July 1, 1964
Appeal, No. 203, Jan. T., 1964, from judgment of Court of Oyer and Terminer of Philadelphia County, Nov. T., 1961, No. 862, in case of Commonwealth of Pennsylvania v. Walter L. Wright. Judgment reversed.
Martin Vinikoor, for appellant.
Vincent C. Veldorale, Assistant District Attorney, with him Thomas M. Reed, Assistant District Attorney, F. Emmett Fitzpatrick, Jr., First Assistant District Attorney, and James C. Crumlish, Jr., District Attorney, for Commonwealth, appellee.
Before Bell, C.j., Jones, Cohen, Eagen, O'brien and Roberts, JJ.
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OPINION BY MR. JUSTICE EAGEN
Walter L. Wright, the appellant-defendant, after trial by jury, was convicted of murder in the first degree. Punishment was fixed at life imprisonment. The lower court denied a new trial and imposed sentence in accordance with the verdict. This appeal followed.
The evidence overwhelmingly established the defendant's guilt, but trial errors require that a new trial be granted.
The factual background in brief detail is as follows:
Wright and one Daniel Clemons conspired to burglarize the Reno Cafe in the city of Philadelphia, where Wright had formerly been employed as a bartender. Four separate schemes were plotted and efforts on different occasions to burglarize the cafe were made which failed to succeed.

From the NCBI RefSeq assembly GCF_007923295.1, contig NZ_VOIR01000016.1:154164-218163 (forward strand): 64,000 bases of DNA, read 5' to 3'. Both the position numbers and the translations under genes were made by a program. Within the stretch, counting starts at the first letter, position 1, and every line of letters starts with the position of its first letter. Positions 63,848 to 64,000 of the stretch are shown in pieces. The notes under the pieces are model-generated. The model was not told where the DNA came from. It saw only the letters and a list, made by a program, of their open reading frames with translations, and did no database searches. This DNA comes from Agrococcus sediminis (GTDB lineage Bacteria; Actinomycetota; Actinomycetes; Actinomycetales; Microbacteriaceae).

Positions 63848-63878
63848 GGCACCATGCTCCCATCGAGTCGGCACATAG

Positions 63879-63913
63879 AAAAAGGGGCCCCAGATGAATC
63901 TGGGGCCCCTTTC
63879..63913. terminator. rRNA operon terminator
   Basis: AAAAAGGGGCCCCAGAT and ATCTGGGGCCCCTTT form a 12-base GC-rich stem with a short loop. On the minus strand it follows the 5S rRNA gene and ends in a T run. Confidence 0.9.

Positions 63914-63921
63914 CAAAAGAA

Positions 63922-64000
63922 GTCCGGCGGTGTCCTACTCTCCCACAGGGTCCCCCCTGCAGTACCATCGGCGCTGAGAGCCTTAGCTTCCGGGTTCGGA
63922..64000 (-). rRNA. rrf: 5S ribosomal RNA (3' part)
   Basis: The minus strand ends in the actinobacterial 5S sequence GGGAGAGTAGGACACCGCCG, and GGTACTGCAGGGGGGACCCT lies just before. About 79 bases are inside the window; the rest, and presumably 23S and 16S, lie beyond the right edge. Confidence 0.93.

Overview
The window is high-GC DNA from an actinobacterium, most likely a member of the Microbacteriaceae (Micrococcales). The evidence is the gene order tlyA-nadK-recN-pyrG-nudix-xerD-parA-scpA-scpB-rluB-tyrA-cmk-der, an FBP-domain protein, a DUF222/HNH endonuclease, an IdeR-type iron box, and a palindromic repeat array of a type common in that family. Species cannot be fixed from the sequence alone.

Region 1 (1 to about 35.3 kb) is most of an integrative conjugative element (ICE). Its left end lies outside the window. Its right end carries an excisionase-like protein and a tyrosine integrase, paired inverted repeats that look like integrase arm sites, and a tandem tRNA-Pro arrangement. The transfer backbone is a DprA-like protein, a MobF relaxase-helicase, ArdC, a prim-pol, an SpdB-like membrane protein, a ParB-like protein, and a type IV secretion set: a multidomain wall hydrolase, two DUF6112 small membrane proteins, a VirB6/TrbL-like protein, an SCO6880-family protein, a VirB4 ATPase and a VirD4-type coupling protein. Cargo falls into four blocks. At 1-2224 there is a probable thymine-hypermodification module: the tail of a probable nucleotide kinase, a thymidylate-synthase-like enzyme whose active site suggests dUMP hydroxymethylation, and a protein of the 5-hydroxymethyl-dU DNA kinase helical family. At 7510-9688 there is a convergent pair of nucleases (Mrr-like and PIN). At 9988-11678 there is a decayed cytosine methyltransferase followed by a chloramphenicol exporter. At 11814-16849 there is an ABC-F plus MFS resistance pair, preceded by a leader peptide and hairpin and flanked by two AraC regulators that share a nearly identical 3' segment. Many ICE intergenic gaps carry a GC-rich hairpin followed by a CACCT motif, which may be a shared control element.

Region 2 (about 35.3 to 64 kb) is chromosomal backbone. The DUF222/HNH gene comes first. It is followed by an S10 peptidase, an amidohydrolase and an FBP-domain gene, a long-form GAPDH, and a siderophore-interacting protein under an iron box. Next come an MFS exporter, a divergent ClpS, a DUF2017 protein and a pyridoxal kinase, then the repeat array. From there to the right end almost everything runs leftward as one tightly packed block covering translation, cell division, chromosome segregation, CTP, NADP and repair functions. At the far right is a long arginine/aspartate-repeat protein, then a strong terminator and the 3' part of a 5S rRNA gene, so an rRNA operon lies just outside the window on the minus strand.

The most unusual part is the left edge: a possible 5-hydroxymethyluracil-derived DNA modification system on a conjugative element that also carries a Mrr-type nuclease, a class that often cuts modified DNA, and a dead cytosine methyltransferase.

Subsequently, the two entered into a plan to hold up the bartender in charge of the cafe as he locked up for the night and steal the money available on the premises. In the course of carrying out this plan, the bartender was mortally wounded by a bullet accidentally fired from a gun in the possession of Clemons. Money was then stolen from the cash register and a tin box hidden in a storage room behind the bar, after which the two fled together from the premises through a rear door.*fn1
Wright was taken into custody by the police about three hours later. Several hours afterwards, investigating officers visited his apartment, without a search warrant, and told his wife that her husband had confessed to his participation in the crime, and had "sent
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them for the stuff." Neither statement was true. The wife then informed the police that her husband had returned home during the early morning hours in an excited condition and stuffed some money in a doll which zipped open in the back. The doll was found and disclosed the sum of $116 hidden therein. This money was seized on the theory that it was part of the stolen loot.
Defendant's counsel filed a timely motion to suppress the above evidence. The lower court entered such an order and we affirmed: Commonwealth v. Wright, 411 Pa. 81, 190 A.2d 709 (1963).